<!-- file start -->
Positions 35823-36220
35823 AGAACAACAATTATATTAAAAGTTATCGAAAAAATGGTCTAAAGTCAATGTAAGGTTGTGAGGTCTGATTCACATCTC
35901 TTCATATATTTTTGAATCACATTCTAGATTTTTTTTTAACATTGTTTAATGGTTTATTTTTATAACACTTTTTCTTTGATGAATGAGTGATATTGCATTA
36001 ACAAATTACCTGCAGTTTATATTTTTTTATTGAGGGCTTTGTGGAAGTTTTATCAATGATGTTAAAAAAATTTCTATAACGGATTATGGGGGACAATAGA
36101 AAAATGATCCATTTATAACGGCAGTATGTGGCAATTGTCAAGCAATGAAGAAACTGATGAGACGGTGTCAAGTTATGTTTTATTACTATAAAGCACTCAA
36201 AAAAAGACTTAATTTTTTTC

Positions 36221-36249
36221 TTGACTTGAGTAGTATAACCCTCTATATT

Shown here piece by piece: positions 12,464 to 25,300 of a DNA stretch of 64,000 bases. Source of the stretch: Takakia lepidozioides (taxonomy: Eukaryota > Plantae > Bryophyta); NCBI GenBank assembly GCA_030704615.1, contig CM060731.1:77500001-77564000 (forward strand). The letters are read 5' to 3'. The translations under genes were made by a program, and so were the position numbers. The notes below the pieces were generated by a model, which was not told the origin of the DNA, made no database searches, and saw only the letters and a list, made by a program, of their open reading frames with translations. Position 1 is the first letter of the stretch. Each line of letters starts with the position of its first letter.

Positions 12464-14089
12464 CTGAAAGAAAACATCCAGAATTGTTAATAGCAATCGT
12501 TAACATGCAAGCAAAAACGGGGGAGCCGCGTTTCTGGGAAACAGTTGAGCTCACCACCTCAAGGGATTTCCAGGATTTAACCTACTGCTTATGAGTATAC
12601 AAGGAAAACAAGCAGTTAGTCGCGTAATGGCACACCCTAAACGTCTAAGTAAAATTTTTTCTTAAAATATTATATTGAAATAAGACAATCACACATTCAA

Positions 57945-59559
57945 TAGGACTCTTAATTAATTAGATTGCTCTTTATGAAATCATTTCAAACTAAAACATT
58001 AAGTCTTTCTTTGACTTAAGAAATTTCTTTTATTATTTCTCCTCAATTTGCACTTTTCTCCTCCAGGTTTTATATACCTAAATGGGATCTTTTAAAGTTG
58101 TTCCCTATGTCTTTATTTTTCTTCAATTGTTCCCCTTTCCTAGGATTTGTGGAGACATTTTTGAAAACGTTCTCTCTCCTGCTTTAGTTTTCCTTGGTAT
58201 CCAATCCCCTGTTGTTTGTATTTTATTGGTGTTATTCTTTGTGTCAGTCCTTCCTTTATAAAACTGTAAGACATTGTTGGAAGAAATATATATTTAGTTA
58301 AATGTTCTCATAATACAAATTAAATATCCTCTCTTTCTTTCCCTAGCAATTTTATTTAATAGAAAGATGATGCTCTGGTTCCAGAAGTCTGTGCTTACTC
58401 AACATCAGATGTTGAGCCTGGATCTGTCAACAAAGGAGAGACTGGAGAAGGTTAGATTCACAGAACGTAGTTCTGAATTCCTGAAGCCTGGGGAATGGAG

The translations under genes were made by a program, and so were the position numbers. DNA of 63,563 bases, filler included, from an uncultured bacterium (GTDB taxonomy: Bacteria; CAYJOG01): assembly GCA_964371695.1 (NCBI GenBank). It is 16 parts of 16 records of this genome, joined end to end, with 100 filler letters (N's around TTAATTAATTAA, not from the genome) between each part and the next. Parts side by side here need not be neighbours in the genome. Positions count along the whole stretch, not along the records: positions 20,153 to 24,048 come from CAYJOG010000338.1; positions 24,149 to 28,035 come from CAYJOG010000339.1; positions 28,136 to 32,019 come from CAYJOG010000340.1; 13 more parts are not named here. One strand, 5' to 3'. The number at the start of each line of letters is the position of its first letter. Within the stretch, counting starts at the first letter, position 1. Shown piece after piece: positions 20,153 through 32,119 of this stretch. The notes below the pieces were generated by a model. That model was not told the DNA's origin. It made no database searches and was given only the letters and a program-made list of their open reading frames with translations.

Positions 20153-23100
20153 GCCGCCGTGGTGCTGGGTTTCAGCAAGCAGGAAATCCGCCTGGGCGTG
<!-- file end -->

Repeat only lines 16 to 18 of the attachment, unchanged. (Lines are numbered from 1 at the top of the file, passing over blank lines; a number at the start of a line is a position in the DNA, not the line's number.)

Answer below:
58001 AAGTCTTTCTTTGACTTAAGAAATTTCTTTTATTATTTCTCCTCAATTTGCACTTTTCTCCTCCAGGTTTTATATACCTAAATGGGATCTTTTAAAGTTG
58101 TTCCCTATGTCTTTATTTTTCTTCAATTGTTCCCCTTTCCTAGGATTTGTGGAGACATTTTTGAAAACGTTCTCTCTCCTGCTTTAGTTTTCCTTGGTAT
58201 CCAATCCCCTGTTGTTTGTATTTTATTGGTGTTATTCTTTGTGTCAGTCCTTCCTTTATAAAACTGTAAGACATTGTTGGAAGAAATATATATTTAGTTA